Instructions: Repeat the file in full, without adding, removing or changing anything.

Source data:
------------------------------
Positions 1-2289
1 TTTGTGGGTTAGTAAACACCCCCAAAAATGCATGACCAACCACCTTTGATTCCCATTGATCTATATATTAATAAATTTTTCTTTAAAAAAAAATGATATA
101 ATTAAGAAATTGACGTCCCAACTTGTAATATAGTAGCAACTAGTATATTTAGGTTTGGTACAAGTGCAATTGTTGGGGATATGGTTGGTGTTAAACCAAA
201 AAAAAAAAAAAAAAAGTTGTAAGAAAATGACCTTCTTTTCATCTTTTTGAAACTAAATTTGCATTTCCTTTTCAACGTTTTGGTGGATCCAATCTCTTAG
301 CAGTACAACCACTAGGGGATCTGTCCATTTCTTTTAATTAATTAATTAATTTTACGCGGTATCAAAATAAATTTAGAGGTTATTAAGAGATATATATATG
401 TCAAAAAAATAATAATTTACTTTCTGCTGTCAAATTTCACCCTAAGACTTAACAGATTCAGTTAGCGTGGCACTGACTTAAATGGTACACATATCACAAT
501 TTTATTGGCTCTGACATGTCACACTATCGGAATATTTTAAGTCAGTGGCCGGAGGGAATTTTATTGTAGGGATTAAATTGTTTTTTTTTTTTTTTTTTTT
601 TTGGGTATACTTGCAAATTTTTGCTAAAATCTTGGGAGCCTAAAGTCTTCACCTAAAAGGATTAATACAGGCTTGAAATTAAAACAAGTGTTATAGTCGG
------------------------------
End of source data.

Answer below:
Positions 1-2289
1 TTTGTGGGTTAGTAAACACCCCCAAAAATGCATGACCAACCACCTTTGATTCCCATTGATCTATATATTAATAAATTTTTCTTTAAAAAAAAATGATATA
101 ATTAAGAAATTGACGTCCCAACTTGTAATATAGTAGCAACTAGTATATTTAGGTTTGGTACAAGTGCAATTGTTGGGGATATGGTTGGTGTTAAACCAAA
201 AAAAAAAAAAAAAAAGTTGTAAGAAAATGACCTTCTTTTCATCTTTTTGAAACTAAATTTGCATTTCCTTTTCAACGTTTTGGTGGATCCAATCTCTTAG
301 CAGTACAACCACTAGGGGATCTGTCCATTTCTTTTAATTAATTAATTAATTTTACGCGGTATCAAAATAAATTTAGAGGTTATTAAGAGATATATATATG
401 TCAAAAAAATAATAATTTACTTTCTGCTGTCAAATTTCACCCTAAGACTTAACAGATTCAGTTAGCGTGGCACTGACTTAAATGGTACACATATCACAAT
501 TTTATTGGCTCTGACATGTCACACTATCGGAATATTTTAAGTCAGTGGCCGGAGGGAATTTTATTGTAGGGATTAAATTGTTTTTTTTTTTTTTTTTTTT
601 TTGGGTATACTTGCAAATTTTTGCTAAAATCTTGGGAGCCTAAAGTCTTCACCTAAAAGGATTAATACAGGCTTGAAATTAAAACAAGTGTTATAGTCGG